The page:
Premium taxes being the most common

    Governments tax life insurers on some variation of net income or
    value added and sometimes both.
        When using total income, governments permit several deductions
        in deriving taxable income.




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Nonlife Insurance Taxation

 Consumers

    Premiums paid by individuals for personal policies not deductible from
    income for tax purposes
        Exceptions exist.
    Premium payments by businesses to purchase compulsory insurance
    and other business-related insurance commonly tax deductible

    Benefits received under personal policies are tax free.
       Exceptions exist.
    Benefits received by businesses are tax free in many countries.




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Nonlife Insurance Taxation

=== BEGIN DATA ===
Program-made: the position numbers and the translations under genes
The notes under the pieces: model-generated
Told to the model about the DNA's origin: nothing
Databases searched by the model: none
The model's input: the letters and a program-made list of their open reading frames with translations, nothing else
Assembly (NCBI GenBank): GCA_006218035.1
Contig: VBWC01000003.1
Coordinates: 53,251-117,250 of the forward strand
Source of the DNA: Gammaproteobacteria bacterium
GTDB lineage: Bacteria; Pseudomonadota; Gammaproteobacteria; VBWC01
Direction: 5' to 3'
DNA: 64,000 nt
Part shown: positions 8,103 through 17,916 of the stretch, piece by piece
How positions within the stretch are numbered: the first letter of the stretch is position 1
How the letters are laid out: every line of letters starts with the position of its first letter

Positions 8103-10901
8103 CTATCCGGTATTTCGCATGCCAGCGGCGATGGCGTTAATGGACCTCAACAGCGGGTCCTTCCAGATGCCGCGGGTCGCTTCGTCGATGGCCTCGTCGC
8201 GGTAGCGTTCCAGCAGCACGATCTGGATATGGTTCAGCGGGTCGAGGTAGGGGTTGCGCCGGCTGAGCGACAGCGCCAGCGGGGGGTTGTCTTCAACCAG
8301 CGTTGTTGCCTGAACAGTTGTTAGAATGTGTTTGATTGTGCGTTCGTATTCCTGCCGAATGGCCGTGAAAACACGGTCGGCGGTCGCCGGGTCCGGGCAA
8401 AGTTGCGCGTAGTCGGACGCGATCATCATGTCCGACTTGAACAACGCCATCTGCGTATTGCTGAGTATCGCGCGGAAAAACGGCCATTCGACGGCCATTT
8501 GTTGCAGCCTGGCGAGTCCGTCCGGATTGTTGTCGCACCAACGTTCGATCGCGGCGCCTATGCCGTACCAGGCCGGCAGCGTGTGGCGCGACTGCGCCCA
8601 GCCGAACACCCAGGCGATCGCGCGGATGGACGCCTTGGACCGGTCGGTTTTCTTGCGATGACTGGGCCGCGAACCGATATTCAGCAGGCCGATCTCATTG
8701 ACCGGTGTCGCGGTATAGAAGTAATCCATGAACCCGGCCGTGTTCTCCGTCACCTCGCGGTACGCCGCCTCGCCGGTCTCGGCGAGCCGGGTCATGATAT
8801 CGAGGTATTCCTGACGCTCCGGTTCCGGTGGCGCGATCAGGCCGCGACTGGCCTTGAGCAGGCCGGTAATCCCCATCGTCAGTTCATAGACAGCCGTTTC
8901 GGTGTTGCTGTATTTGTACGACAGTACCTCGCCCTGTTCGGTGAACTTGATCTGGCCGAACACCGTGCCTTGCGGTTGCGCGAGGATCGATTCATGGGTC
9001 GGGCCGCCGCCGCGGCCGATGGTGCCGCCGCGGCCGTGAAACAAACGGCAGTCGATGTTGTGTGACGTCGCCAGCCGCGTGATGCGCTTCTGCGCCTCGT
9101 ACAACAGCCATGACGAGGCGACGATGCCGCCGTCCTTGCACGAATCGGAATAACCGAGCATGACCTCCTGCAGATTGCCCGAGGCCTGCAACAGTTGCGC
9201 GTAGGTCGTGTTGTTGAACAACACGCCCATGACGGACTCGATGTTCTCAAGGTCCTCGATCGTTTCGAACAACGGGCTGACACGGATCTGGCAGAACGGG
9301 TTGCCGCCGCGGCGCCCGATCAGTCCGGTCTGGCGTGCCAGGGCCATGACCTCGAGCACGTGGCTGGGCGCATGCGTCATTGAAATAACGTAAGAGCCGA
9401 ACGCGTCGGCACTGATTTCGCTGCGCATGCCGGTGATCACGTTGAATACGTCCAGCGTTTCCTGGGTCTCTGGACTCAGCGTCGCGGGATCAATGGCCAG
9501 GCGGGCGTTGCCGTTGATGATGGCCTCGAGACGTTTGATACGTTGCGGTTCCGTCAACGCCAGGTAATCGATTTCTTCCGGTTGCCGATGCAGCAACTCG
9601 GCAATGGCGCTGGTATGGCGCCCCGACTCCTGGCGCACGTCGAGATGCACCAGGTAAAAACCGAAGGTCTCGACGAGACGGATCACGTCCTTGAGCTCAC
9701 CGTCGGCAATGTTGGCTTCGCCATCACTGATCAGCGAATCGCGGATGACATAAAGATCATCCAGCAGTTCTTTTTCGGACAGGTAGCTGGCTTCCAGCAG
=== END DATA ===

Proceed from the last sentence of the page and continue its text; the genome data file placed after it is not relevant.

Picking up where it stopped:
Nonlife insurance companies

    Commonly more cases of premium taxation in nonlife than in life
       Tax rates with nonlife insurance are generally higher.
    Other premium-based taxes can increase the effective tax in nonlife
     Table 24.3
    Premium-based taxation is to be paid irrespective of insurer
    profitability.

    Also, taxation on nonlife insurance companies for income from
    operations (e.g., profit and interest income)
       Deductions for claims reported but unpaid and certain other
       reserves in many countries


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Other Premium-based Taxes on Nonlife (Table 24.3)